Implement Hardware Acceleration for Graphics in Silverlight for Windows Embedded (Windows Embedded CE 6.0)


You can create a faster and more stable graphics environment for bitmaps that were created with Silverlight for Windows Embedded by offloading common graphics operations from the main microprocessor onto a display controller. To do this, you blit bitmaps, which is the process of transferring the bitmaps, first to an off-screen graphical frame buffer, or surface, before they are rendered on the screen.

Graphics hardware acceleration in Silverlight is based on one of the following:

  • DirectDraw   Supports hardware-accelerated two-dimensional graphics. For more information, see DirectDraw and Why Use DirectDraw?.
  • OpenGL   Supports hardware-accelerated two-dimensional or three-dimensional graphics, skewing, and rotation. For more information, see Introduction to OpenGL on MSDN.

Hardware acceleration relies on a process called cached composition, which minimizes CPU usage during rasterization by using the graphics processing unit (GPU) and memory instead of the CPU. The downside of this technique is that it requires additional video and system memory.

If you do not implement hardware-accelerated graphics, Windows Embedded CE uses Graphics Device Interface (GDI) to draw UI objects pixel-by-pixel onto the primary display surface in the order that they were first loaded into the object tree during XAML parsing. For more information, see Graphics Device Interface (GDI).

In order to use hardware acceleration, the application and the device upon which it runs must meet the following requirements:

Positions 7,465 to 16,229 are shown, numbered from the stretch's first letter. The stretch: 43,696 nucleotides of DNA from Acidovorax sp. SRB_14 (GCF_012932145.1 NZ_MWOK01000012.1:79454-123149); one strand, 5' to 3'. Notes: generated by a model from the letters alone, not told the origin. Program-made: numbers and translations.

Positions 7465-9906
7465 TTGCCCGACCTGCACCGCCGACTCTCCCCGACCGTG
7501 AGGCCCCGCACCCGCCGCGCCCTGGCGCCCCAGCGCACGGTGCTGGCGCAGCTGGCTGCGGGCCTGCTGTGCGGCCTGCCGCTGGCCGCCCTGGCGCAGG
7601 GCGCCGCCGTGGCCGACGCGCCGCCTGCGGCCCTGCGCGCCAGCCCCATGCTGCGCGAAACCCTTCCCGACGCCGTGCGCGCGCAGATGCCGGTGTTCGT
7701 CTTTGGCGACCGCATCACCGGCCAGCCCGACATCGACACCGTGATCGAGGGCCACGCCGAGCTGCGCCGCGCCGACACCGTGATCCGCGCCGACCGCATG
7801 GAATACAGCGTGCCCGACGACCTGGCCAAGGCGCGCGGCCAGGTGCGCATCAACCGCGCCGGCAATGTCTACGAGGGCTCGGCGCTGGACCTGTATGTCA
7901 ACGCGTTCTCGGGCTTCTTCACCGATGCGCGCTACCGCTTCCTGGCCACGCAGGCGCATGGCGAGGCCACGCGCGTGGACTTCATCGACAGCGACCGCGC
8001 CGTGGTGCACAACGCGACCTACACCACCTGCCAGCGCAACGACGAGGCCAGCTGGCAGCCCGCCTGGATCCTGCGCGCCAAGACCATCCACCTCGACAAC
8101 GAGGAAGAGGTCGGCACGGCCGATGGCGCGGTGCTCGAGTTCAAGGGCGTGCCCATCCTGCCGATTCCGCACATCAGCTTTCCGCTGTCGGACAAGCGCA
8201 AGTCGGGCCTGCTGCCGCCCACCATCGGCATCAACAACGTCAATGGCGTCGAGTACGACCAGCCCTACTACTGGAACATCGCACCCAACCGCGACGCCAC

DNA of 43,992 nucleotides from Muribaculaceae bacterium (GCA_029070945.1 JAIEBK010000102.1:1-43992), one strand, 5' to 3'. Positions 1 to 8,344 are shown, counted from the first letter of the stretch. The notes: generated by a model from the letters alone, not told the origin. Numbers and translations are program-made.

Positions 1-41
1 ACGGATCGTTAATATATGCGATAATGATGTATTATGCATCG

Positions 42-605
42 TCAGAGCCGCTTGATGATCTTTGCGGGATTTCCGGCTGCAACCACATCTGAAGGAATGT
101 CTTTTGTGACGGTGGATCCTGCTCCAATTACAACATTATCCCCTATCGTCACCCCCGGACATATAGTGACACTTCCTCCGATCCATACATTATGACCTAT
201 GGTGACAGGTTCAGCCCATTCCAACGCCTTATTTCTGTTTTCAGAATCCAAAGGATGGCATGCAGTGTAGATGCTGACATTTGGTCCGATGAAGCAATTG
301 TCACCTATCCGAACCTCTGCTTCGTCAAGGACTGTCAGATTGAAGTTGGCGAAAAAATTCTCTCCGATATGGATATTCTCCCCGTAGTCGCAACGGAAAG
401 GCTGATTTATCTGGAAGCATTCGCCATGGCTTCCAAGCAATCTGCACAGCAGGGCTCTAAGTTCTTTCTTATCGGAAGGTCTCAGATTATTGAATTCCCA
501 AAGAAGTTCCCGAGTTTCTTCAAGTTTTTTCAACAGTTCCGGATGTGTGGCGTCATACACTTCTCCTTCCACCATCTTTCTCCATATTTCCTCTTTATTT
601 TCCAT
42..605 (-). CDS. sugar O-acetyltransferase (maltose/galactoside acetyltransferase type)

• A Silverlight application. For more information, see Create a Silverlight for Windows Embedded Application.
  • A standard development board that meets the following suggested guidelines:
    • ARM V4 micro-processor
    • 550 MHZ processor
    • 256 MB RAM
    • Two-dimensional Graphics Processing Unit (GPU) with DirectDraw or OpenGL interface

  • For DirectDraw, a GPU that supports the following:
    • Per-pixel and constant alpha blits
    • Premultiplied alpha blit
    • Hardware-accelerated alpha blits
    • Hardware-accelerated blits on SRCCOPY raster operations between system video and video memory
    • Hardware-accelerated stretch blits for SRCCOPY raster operations
    • Hardware-accelerated color fill
  • For OpenGL, an OpenGL driver that supports the OpenGL Embedded Systems (ES) 2.0 specification, which supports the following:
    • Passes the Khronos conformance tests. For more information, see the Khronos website.
    • Supports a simple vertex and fragment shader. Silverlight uses these shaders to draw textured rectangles on the screen. You can find sample code for these shaders in %_WINCEROOT%\public\COMMON\oak\xamlrenderplugin\OpenGL\Shaders.
      The vertex and fragment shaders must be compiled for the platform's GPU, and linked into a file named Shaders.dll. Windows Embedded CE 6.0 does not include a command line shader compiler; you must obtain one from your hardware manufacturer. If CE 6.0 cannot find the Shaders.dll library for the platform’s GPU it tries to compile the default shaders at run time. However, many OpenGL drivers will not support run-time compilation, and compiling the shaders at run time can result in poor performance. Consult your hardware provider for instructions on compiling shaders for the target GPU.